Background Bone resorption is a severe problem associated with inflammatory disease like periodontitis and rheumatoid arthritis. Osteoclasts, cells responsible for bone resorption, have been shown to be affected by some cytokines and chemokines. However, whether CCL19 and CCL21 chemokines have any role in the regulation of osteoclast differentiation or activation has not yet been investigated.
Objectives The purpose of this study was to examine the potential role of CCL19 and CCL21 chemokines and their recepor CCR7 in the differentiation and/or activation of osteoclasts.
Methods To evaluate the mRNA expression levels of CCL19 and CCL21 and their receptor CCR7 in rheumatoid arthritis and osteoarthritis patients, the microarray results deposited to gene expression omnibus were retrieved and analyzed. The expression levels of these molecules and differentiation markers in osteoclasts were measured by real time polymerase chain reaction, western blotting or flow cytometry. Cell migration was quantified by a transwell assay. Resorption activity was performed on the calcium phosphate-coated dish or dentin slice and analyzed by von Kossa staining or confocal microscopy. Collagen transplantation model was used to examine the in vivo effects of these cytokines.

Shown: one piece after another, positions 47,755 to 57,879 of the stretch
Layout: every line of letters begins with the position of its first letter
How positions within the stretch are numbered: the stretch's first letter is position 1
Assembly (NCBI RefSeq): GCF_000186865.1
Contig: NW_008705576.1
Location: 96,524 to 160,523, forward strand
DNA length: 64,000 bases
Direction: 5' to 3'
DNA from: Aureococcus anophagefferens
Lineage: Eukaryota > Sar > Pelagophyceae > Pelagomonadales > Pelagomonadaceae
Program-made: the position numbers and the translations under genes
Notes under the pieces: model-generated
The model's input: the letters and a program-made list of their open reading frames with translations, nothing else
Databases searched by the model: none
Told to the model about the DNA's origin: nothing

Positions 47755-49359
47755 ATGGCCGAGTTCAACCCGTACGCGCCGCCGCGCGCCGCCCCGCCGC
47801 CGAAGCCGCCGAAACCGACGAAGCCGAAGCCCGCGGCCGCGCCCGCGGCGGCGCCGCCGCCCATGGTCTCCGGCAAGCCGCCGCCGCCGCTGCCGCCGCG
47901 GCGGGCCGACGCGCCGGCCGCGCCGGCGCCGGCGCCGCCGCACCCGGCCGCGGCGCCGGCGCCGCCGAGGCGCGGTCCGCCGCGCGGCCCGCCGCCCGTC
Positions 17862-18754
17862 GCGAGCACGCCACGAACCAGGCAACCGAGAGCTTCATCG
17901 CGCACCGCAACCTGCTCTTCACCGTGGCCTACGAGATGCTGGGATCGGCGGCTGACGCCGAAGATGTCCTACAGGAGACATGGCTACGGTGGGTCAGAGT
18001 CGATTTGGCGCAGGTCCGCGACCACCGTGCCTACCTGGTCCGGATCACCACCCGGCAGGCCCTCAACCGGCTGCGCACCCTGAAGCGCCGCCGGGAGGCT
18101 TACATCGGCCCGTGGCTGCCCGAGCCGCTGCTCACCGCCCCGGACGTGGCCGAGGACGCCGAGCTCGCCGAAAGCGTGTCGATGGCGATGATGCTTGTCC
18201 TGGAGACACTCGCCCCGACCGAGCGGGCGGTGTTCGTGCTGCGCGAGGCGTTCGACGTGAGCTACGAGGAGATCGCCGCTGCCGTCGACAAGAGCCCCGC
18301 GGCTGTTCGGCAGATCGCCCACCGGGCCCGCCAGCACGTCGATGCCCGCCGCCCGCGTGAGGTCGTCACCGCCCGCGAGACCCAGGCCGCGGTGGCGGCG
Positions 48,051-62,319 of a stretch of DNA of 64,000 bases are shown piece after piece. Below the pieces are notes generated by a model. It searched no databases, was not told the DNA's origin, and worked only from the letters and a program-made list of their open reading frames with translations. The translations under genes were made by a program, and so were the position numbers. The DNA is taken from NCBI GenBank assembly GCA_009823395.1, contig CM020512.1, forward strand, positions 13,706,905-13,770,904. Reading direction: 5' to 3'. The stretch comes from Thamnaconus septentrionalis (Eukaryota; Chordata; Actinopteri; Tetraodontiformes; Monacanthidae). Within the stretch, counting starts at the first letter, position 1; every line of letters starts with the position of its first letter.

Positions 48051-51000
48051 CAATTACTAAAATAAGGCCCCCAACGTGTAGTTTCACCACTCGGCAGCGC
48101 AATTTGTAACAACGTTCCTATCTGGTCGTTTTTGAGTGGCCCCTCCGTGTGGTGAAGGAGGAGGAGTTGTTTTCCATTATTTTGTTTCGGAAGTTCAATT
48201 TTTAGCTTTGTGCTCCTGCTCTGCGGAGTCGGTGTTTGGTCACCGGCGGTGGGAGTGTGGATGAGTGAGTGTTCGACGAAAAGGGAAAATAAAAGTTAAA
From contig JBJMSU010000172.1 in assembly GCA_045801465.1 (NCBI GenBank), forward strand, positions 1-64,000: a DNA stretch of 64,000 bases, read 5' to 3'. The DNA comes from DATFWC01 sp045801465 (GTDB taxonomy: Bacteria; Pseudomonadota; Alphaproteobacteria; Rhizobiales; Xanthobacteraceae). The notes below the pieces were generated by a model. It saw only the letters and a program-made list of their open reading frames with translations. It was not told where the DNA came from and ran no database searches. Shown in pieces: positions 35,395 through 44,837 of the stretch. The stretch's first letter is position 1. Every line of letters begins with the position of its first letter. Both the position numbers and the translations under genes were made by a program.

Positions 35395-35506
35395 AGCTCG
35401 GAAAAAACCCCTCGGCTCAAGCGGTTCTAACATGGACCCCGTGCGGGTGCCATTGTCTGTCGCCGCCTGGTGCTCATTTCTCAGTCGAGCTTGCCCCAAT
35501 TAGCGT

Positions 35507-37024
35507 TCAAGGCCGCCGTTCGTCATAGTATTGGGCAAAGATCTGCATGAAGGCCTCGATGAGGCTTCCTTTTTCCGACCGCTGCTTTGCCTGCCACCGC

Results The expression levels of CCL19, CCL21 and CCR7 were higher in rheumatoid arthritis than in osteoarthritis patients. Bone marrow macrophages and osteoclasts expressed more CCR7 in response to inflammatory stimuli TNFalpha, IL-1beta and LPS. CCL19 and CCL21 promoted the migration of both bone marrow macrophages and osteoclasts and resorption activity of osteoclasts. CCL19 and CCL21 activated Rho and its downstream ROCK via CCR7. CCR7 siRNA and ROCK inhibition negated the effects of CCL19 and CCL21. Administration of CCL19 and CCL21 onto calvarial bones of mice in the collagen transplantation model showed that these cytokines can promote the bone resorption in vivo.
Conclusions This study demonstrates that CCL19 and CCL21 chemokines increase osteoclast migration and resorption activity via CCR7 and intracellular Rho-ROCK signaling. As these chemokines present at a high level in rheumatoid arthritis patients, CCL19 and CCL21 may play important roles in bone destruction associated with rheumatoid arthritis.
Disclosure of Interest None declared